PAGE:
Isuzu and GM's interesting history
Before I get too far off into the past it's probably worth mentioning that Isuzu and General Motors are at it again! As of September 2014 the companies have announced that they intend to collaborate on yet another project - specifically for commercial vehicle development that will have Isuzu produce a low cab forward model for GM based on their existing N-Series. The vehicle will then be launched and distributed by participating Chevrolet dealerships in the American market beginning in 2016.
The intention here is to combine Isuzu's truck with GM's 6.0-litre V-8 engine along with a six-speed transmission to make for an efficient, gas-powered low cab forward truck. This vehicle is expected to fill an ever-evolving and innovative automotive landscape in the Class 4 and Class 5 commercial-duty segment.
Isuzu and GM's partnership begins over 4 decades ago, and that's where we'll be heading to explore the interesting concepts and creations that previously brought these industry-leaders together.
One of the oldest automakers from Japan, Isuzu is celebrating its centennial this year with recognition that their first foray into vehicle production came in 1922.
For GM, collaboration with Isuzu came in 1971, a period that is also referenced as being the true beginnings of a large-scale overseas marketing and distribution strategy (this, despite the fact that Isuzu vehicles were exporting since 1949). This was largely done following the acquisition by General Motors of 34.2% interest in Isuzu - costing $56 million dollars at the time. This allowed for the agreement to be kept consistently at that level for 5 years and had four member of GM on the Isuzu board.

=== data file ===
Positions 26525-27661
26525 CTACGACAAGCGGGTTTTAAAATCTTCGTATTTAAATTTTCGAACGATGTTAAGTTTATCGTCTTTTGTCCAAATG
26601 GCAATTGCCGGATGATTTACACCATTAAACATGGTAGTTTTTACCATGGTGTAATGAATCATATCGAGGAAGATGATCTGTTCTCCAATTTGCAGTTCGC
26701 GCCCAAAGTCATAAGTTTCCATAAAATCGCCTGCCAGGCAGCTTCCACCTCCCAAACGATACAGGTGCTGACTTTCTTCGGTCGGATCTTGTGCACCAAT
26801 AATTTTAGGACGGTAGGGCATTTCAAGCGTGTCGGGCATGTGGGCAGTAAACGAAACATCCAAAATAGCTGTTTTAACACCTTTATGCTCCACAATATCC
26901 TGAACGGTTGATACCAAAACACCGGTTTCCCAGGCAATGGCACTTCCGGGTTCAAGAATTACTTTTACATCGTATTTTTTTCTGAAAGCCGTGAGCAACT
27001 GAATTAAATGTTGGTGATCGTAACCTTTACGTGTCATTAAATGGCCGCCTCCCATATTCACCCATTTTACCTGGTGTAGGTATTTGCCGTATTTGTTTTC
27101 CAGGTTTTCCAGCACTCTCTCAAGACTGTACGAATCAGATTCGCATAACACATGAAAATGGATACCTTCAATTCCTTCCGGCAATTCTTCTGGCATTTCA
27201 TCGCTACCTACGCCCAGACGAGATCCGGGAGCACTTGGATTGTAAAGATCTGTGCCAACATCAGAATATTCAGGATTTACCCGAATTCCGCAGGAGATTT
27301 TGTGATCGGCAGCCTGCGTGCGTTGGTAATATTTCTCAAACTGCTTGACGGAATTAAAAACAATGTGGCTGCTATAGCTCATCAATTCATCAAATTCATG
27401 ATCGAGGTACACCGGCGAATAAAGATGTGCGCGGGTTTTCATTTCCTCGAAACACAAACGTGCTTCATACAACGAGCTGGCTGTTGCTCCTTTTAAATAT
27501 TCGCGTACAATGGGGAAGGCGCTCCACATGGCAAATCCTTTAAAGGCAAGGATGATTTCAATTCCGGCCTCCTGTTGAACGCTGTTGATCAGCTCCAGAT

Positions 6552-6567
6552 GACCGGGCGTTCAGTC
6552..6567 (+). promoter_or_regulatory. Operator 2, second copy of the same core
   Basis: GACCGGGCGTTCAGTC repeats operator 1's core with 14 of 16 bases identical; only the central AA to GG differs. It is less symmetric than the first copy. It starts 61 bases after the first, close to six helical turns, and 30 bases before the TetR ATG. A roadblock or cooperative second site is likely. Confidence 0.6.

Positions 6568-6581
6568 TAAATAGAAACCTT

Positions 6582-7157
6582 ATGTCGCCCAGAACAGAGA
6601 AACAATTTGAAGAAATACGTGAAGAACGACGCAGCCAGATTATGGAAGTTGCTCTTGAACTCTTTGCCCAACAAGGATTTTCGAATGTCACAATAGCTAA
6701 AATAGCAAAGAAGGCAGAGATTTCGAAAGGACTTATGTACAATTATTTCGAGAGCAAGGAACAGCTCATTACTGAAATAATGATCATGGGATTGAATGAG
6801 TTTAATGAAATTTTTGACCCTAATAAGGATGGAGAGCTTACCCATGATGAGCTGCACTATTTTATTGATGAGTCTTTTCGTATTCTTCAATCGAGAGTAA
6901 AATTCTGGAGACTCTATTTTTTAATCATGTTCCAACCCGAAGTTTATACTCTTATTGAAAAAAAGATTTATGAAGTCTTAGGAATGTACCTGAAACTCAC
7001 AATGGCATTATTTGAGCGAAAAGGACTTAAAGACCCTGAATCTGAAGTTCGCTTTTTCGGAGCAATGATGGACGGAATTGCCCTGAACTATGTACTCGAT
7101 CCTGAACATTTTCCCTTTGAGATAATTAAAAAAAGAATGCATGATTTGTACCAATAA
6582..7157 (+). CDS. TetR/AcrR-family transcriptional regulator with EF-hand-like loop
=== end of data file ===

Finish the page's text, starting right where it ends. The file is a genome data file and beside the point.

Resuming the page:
By 1972, the collaboration brought KB trucks to the U.S. and would be followed-up by a number of agreements and partnerships.
Included in the agreement terms, Isuzu was to produce 2 vehicles for General Motors to sell in the United States - opening up the market in ways that would not have been attainable or affordable previously. That same year, Isuzu's one-ton truck was remarketed as the Chevy Luv and sold 100,000 units by the end of the fourth quarter of 1972. This, alone, doubled Isuzu's export product volume.
Similar efforts introduced the Spectrum - a vehicle that, at the time, cost $200 million to develop - sales were decent with nearly forty percent of Isuzu's production volume accounted for.
Perhaps the most notable contribution and success between the two companies to date is the design, development, and production of the DMAX engine line. Manufactured for diesel trucks, it was initially announced as a joint venture between General Motors and Isuzu with the results proving to be a great boon for GM - specifically in the form of the Duramax V8 engine - which includes the Circle L engine, 3.0-litre V6 and 6.6-litre V8 engine models.
With the announcement of yet another collaboration, it's clear that both companies have greatly benefitted from their efforts - it will certainly be interesting to see how well the new truck is received in the market!